As DC Pushes for Statehood, Question of Balance of Power in Senate Arises

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Caroline Owen

In late April, the House of Representatives voted affirmatively to grant statehood to the District of Columbia. The 216-208 vote, divided near-exactly along party lines, illustrates just how ideologically American politicians are divided on this issue.

 

The proposed bill, named H.R. 51 (for the House of Representatives’ initials and the possible 51st state) has received significant criticism from Republican politicians, who state that the bill is being pushed as an effort to give greater influence to the Democratic Party in the Senate. Representative James Comer (R) of Kentucky stated that “[H.R. 51] is about Democrats adding two new progressive US Senators to push a radical agenda championed by the Squad to reshape America into the socialist utopia they always talk about… [the bill] is not about voting representation…. it’s about Democrats consolidating their power in Washington.” 

 

From a factual standpoint, this is correct: if DC is made a state, the balance of power in the Senate will be disrupted. Currently, the second chamber of Congress is composed of 50 Republicans, 48 Democrats, and two Independents (who both reliably vote with Democrats). DC is one of the most liberal regions in the country (in the 2020 Presidential Election, Biden won the District with 94.46% of the popular vote), and its two senators will without doubt vote blue. Additionally, the District will also gain representatives in the House, which is already controlled by a Democratic majority.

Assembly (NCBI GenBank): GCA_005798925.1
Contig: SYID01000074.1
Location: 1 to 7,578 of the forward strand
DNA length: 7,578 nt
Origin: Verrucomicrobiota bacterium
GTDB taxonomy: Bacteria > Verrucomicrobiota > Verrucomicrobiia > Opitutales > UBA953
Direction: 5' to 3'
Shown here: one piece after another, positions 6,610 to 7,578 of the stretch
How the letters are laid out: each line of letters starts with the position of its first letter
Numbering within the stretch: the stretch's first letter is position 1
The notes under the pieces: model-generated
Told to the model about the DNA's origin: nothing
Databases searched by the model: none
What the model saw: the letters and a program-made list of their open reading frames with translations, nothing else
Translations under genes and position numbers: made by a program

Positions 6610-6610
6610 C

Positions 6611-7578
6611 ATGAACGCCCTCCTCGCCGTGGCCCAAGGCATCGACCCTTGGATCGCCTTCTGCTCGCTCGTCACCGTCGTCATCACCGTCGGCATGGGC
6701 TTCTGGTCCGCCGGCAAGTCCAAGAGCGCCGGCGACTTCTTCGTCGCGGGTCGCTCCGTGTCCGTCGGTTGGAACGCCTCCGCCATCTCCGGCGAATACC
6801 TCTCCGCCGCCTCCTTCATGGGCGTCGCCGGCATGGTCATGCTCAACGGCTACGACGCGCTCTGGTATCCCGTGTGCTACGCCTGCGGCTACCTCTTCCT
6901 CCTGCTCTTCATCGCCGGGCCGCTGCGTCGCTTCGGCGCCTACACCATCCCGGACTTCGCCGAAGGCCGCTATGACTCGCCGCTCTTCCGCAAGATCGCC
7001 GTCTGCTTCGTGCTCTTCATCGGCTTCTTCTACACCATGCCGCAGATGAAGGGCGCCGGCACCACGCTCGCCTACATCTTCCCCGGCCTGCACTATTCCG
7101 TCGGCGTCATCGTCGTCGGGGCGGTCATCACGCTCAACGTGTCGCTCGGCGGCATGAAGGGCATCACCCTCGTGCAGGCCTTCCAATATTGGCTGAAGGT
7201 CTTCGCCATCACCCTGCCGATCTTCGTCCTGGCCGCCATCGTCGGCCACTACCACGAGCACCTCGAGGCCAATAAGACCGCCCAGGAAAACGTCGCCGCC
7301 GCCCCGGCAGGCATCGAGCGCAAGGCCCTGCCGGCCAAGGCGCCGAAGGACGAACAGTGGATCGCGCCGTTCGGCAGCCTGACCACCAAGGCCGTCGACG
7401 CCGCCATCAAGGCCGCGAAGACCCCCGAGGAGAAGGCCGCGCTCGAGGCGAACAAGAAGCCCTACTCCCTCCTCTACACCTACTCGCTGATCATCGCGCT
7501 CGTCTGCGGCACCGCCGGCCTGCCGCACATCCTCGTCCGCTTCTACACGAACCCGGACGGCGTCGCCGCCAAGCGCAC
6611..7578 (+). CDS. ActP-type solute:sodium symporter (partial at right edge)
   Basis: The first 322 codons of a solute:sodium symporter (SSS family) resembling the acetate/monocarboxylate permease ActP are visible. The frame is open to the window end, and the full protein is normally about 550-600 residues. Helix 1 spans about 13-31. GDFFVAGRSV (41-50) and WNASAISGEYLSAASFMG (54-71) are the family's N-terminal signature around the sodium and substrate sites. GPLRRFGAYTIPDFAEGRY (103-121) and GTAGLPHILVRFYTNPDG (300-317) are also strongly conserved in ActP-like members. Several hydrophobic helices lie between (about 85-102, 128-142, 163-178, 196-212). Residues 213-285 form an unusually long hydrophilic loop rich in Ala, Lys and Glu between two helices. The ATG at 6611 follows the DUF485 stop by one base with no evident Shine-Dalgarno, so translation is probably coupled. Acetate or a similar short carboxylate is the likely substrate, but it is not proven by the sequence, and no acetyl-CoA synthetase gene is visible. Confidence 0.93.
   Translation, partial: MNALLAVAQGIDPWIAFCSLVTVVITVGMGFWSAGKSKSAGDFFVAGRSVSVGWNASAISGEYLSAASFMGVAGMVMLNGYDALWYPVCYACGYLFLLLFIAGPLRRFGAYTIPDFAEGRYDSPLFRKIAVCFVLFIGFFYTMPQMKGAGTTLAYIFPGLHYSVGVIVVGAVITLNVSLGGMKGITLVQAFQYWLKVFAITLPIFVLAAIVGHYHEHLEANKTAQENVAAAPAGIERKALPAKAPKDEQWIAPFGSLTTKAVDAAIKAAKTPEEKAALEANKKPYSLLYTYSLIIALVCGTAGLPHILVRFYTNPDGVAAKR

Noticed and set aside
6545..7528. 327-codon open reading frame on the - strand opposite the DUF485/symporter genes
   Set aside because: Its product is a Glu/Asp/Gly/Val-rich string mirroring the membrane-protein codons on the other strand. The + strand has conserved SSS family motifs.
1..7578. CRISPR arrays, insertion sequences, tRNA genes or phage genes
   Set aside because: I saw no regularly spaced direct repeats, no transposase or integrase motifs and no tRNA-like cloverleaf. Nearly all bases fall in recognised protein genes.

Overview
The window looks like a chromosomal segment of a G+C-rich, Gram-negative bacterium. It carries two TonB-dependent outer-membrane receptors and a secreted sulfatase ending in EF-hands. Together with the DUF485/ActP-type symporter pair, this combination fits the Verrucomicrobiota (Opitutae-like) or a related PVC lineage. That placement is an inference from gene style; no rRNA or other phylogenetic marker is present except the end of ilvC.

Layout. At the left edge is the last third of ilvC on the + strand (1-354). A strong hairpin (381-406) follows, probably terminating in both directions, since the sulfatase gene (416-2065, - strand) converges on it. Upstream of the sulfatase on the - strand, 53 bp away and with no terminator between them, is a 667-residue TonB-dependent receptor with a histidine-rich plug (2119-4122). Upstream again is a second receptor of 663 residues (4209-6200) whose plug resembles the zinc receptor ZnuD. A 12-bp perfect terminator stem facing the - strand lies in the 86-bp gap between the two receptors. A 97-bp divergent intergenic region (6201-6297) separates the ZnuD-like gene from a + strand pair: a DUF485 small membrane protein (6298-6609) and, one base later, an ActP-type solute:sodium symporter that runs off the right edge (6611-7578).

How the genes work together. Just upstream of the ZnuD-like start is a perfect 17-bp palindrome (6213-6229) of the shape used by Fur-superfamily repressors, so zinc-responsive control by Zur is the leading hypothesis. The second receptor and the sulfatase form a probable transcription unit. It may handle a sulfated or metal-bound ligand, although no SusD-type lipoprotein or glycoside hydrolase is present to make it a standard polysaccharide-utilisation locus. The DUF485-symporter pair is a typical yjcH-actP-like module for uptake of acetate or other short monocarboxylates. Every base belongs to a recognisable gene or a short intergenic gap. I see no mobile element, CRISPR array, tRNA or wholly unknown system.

Republicans also argued that turning DC into a state would rob it of the ‘special benefits’ it enjoys as being the Federal District of the United States and that it should remain as such as was outlined in the Constitution.

 

Democrats, however, claim the opposite – that DC’s current federal status is unconstitutional as tax paying residents of the District are being illegally denied representation in government by not having voting representation in Congress.  This is true – the roughly 68-square-mile region does not have Senators, but a sole member in the House of Representatives. Eleanor Holmes Norton, who has served as DC’s Representative since 1991, cannot vote in the House; however, she can speak on behalf of the District’s residents during committee deliberation.

 

Representative Carolyn Maloney (D) of New York’s 12th congressional district (which includes parts of Manhattan, Brooklyn, and Queens) was one of the many proponents of adding a 51st state to the union, claiming that “the real power grab is denying 712,000 taxpaying American citizens the right to vote. This isn’t about politics. It’s a fundamental voting and Civil Rights issue.” She stated that it was the duty of Congress to uphold the “most fundamental principle [of the American government]… that all people have the right to full and equal representation in their government.”

 

DC statehood bills have been introduced to Congress twice before; however, both were struck down due to a Republican majority in the House in 1993 and the Senate in 2020. H.R. 51 still needs to be formally debated in the Senate and passed with a minimum of 60 votes in favor to be legally implemented. Nonetheless, House Democrats are hopeful that their efforts will be successful, and their support of the introduction of DC to the Union is undoubtedly a historic moment in recent American history.